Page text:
Ravel and George Gershwin

Ravel, Roger Nichols
Yale University Press, 352pp, £25

George Gershwin, Larry Starr
Yale University Press, 256pp, £30

George Gershwin and Maurice Ravel are connected by a common year and cause of death. Scrape a little deeper, though, and you will discover two musicians who defined their nations and did so by similar means, an affinity that has, for some reason, gone almost unnoticed.

Both were outsiders - Ravel a gritty Basque in Paris, Gershwin a child of Russian Jews in New York. Both embraced street cultures to express a multiculturalism aeons ahead of its time - Gershwin drawing African-American rhythms into the mainstream, Ravel flirting with folk and gypsy melodies before, again like Gershwin, alighting on jazz as a possible continuum for western classical music.

Gershwin, technically insecure, applied to Ravel for lessons. Ravel declined, saying there was nothing he could teach without damaging his unique gift. Both were universally celebrated yet at the same time unknown, their sexuality remaining a matter for musicological supposition to this day. Gershwin, evidently straight, fell in love with unattainable women and never formed a viable relationship; Ravel, who was probably gay, never fell in love. Both died of brain disease in 1937.

More remarkably, both had an unmistakable musical thumbprint. Hear two bars of Ravel or Gershwin, and you know it could be no other composer. Yet, individualists as they were, both conveyed in their music an unerring sense of what it was to be French or American in the first third of the 20th century.

Two new studies from Yale University Press adumbrate that paradox without greatly illu­minating it. Roger Nichols has reworked his long-serving Master Musicians biography with up-to-the-minute research and made it three times as long. No matter: it is just as reliable and agreeably readable, although sometimes too immersed in the day-to-day.

Born in the Basque fishing village of Ciboure in March 1875, Ravel was taken to Paris as a baby. Humiliated in Conservatoire competitions, trapped between Fauré's convention­ality and Debussy's astringency, he walked a creative tightrope until, in the last years of the century, he found his voice with Pavane for a Dead Princess. Neck-and-neck with Debussy as they wrote parallel string quartets, he fell out with the older man over which of them had first made use of Hispanic elements, trumping his rival's Ibéria with Rapsodie espagnole.

International fame dawned in the 1920s with Boléro, which every conductor wanted to beat (though a faulty metronome could do it better). Critics acclaimed as symphonic jazz for its rhythmic propulsion and minimal melody, but not until Ravel's return from a triumphal tour of America in 1928 did he begin to assimilate elements of jazz in his music - most effectively in two piano concertos that are, for my money, his masterpieces. Set beside all French concertos of the 20th century (or the 21st), this pair stand out like Everest and K2 in a Lego village.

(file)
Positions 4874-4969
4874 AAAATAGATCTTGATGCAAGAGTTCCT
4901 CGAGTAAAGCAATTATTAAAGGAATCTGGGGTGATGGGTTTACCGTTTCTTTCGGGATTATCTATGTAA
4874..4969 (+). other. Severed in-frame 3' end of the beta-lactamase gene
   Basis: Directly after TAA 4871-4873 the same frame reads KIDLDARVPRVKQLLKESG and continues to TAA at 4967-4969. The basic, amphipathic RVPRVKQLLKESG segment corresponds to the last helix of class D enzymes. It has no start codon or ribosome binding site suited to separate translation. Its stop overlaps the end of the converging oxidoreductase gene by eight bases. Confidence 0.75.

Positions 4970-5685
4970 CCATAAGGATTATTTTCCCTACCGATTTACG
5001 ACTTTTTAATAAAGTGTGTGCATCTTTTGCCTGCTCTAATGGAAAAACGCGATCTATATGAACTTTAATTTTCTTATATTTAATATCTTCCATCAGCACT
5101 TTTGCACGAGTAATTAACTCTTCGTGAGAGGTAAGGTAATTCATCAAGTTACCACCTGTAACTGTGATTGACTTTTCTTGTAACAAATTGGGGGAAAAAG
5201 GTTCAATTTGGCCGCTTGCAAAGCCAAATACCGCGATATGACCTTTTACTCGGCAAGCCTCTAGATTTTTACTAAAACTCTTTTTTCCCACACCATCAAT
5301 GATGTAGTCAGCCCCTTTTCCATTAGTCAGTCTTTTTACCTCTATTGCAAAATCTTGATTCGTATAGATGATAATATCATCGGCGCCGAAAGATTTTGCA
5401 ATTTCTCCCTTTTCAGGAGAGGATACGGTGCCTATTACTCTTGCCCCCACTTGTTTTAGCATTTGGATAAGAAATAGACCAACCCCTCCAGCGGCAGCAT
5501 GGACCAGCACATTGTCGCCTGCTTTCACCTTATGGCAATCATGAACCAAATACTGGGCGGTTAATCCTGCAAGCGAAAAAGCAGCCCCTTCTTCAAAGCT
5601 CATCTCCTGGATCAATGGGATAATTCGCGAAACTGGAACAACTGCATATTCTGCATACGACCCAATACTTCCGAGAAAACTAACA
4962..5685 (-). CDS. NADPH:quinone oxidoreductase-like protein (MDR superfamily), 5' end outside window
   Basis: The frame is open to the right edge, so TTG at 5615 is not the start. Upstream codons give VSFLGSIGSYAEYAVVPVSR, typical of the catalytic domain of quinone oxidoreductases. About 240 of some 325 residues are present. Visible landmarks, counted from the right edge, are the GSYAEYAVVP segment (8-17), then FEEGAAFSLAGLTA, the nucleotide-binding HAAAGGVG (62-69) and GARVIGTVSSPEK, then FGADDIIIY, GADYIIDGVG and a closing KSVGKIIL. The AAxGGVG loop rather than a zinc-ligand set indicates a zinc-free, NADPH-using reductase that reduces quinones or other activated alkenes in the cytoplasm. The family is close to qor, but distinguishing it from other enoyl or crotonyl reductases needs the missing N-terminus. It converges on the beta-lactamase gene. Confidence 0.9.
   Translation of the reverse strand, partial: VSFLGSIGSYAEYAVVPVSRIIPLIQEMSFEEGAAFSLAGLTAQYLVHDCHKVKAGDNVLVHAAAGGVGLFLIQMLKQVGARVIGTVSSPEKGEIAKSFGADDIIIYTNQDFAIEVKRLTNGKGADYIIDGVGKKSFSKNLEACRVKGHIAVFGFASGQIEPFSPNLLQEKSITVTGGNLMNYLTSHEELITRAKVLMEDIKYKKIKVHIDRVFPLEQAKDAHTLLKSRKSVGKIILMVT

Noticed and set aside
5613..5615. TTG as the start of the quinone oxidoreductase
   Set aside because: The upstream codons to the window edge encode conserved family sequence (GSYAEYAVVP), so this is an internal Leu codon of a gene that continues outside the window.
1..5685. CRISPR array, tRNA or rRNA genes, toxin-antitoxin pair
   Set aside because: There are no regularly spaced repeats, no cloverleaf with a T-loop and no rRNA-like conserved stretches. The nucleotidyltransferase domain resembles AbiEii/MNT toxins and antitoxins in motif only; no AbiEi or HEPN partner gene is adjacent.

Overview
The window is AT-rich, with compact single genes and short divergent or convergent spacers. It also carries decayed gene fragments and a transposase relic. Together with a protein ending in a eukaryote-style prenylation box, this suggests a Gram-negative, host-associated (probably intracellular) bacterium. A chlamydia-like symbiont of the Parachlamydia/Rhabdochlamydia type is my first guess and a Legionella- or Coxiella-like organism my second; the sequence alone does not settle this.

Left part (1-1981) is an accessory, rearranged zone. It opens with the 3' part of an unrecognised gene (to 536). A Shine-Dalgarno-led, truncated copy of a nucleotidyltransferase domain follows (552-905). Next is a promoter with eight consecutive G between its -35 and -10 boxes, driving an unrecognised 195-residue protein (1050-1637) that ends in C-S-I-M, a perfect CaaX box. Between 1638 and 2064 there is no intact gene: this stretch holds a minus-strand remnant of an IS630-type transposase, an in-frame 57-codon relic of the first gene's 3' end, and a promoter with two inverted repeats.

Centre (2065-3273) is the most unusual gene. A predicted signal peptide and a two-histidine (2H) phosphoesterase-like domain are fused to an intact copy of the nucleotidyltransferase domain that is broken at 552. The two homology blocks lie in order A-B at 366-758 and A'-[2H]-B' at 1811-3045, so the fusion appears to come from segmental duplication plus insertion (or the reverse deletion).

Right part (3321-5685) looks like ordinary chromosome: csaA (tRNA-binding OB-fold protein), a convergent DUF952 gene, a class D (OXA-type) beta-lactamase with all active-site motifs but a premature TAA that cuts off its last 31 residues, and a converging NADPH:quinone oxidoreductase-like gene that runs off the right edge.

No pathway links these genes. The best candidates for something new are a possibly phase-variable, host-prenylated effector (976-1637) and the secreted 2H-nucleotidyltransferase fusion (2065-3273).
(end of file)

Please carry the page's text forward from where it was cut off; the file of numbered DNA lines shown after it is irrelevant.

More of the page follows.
Gershwin, deceptively more gregarious, was also a man apart. In a brisk chapter of biographical snapshots, Larry Starr describes him as an "aggressive assimilationist" who longed to be "a quintessential American . . . a musical spokesman for his country". His dream began on a brownstone stoop and found its materials on Tin Pan Alley, where he plugged his songs until, with two piano concertos, he was ready to launch an assault on the symphony hall and, summit of social summits, the opera house.

That is where Starr's thesis falls apart. If all Gershwin wanted for himself was easy assimilation, he would have chosen more acceptable material than the music and morals of black folk from the boondocks. He could have written virtuoso concertos like Edward MacDowell, or sweet-nothing operettas like Victor Herbert.

Thankfully the rest of Starr's book avoids theory and trains its cross hairs on three milestones of musical theatre - the fascinating rhythms of Lady Be Good, written in the same year, 1924, as Rhapsody in Blue; his 1931 production Of Thee I Sing, which won the debut Pulitzer Prize for Drama; and the inimitable Porgy and Bess (1935). None of these is the work of a crowd-pleaser. Lady Be Good breaks every rule in the book with an obtuse love plot and no obvious show-stopper. Of Thee I Sing was a comic celebration of the democratic process in the darkest year of the Depression. Porgy and Bess, the great American folk opera, is so subversive that it wasn't staged at the Met for half a century.

In a life barely longer than Mozart's, just 38 when he died, Gershwin did so much and changed so many cultural attitudes, in America and around the world, that the values he added to Broadway are all too readily overlooked. Starr corrects that omission. Without building on his success in the theatre, however, Gershwin was soon off again - to Hollywood, where he played tennis with the exiled Arnold Schoenberg and, once again, begged for music lessons. Schoenberg reiterated, almost word for word, Ravel's respectful rejection.

“I Got Plenty o' Nuttin" is what Gershwin seemed to be saying, when faced with "real" composers, most of whom wished they could have a fraction of the talent, the attitude and the courage, not to mention the money, that George Gershwin brought to musical composition. He was a one-off, an uneducated iconoclast to the last, a trailblazing pioneer of multicultural possibilities.